Nor has Britain taken anything like its fair share of refugees under the vindictive and callous standards of the Tories.   Last year 25,870 people sought asylum in the UK, but only 10,050 were accepted.   Germany took 97,275, France 68,500, Sweden 39,905 and Italy 35,180.   Calculated as a proportion to population size, Britain comes even lower.   Calculated on 2015 rates, Britain has been even meaner in its reception of asylum seekers than impoverished Greece!   Against the hysteria the government has generated, you would scarcely believe it that the number of refugees in the UK has actually fallen by over 75,000 in the last 4 years.

Then there is the deeply unsavoury Tory involvement in trafficked workers debt-bonded and forced to work in slavery conditions that has just come to light.   Noble Foods, the UK’s largest egg company, used labour provided by DJ Houghton, a gangmaster operation run by Darrell Houghton and Jacqueline Judge at Maidstone, Kent, and its chairman has been a major Tory party donor and lent Cameron a helicopter for the election.   The Lithuanian workers were held in overcrowded accommodation riddled with bedbugs and fleas, denied sleep and toilet breaks, and had their pay repeatedly withheld while Lithuanian supervisors acted as the Houghtons’ enforcers intimidating the workers with fighting dogs and threatening them with instant eviction if they complained.   So much for Cameron’s promise earlier this month to tackle modern slavery in Britain.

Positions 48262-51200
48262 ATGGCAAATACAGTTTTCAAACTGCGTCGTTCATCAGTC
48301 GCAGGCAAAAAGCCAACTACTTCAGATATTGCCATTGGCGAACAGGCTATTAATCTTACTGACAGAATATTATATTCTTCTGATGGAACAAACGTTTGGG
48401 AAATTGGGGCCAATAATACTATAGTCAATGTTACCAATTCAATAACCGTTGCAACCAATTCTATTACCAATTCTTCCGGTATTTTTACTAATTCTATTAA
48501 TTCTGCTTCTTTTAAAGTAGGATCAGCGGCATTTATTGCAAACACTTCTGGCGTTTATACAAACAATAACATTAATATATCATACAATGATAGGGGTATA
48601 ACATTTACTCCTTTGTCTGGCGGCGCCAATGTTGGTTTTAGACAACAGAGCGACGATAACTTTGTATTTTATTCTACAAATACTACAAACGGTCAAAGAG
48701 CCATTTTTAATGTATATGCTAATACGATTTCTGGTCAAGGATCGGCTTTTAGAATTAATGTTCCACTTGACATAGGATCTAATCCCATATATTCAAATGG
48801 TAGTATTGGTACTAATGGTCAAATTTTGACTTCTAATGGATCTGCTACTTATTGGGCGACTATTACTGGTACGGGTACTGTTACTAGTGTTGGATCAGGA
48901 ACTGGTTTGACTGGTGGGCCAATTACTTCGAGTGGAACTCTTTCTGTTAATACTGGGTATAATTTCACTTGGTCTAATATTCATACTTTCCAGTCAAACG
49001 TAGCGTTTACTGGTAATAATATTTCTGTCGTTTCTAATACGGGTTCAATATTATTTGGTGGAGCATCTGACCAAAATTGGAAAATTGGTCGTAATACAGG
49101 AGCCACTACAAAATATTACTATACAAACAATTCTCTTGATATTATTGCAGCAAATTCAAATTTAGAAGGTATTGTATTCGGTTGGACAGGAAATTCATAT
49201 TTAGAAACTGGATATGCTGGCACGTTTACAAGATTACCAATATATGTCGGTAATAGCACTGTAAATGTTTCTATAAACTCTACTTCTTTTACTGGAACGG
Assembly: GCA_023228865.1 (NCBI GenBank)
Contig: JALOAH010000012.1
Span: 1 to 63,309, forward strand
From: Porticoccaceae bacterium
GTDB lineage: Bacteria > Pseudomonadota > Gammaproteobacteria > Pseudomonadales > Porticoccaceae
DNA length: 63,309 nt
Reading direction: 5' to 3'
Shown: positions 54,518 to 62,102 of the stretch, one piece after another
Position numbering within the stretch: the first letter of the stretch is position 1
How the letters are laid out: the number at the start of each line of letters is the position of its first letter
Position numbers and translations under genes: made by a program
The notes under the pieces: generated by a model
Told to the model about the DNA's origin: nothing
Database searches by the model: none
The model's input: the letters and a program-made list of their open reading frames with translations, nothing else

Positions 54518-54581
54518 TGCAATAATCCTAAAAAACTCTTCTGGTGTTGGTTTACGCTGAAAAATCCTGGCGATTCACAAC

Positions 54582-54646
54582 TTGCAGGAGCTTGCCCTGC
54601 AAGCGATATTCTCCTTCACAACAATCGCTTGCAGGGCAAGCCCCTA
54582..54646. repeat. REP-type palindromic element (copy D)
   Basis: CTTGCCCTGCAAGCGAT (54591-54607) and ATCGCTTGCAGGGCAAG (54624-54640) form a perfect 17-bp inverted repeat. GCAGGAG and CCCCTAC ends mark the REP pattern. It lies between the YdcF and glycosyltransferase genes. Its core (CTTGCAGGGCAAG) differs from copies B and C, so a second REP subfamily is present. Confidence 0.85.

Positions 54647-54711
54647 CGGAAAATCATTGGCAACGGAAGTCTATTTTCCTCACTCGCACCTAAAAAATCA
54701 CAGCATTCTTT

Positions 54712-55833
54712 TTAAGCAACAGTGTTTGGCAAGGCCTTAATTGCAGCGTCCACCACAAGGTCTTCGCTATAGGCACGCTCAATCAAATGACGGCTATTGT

Now that the election is safely out of the way, other Tory acts of harshness and vindictiveness have started to trickle out.   They have shelved their manifesto commitment to cap care costs for the elderly in order to save £100m (out of a deficit still stuck at £90bn), on top of cutting by a quarter of a million the number of elderly and disabled persons receiving social care at all.   They have concealed till now that 1 in 6 of all job seekers are hit by benefit sanctions even though the independent social security advisory committee, chaired by the ex-permanent secretary of DWP, have made the case that there is no certain evidence that sanctions actually work in forcing people back into work, but they do cause hunger and impoverishment.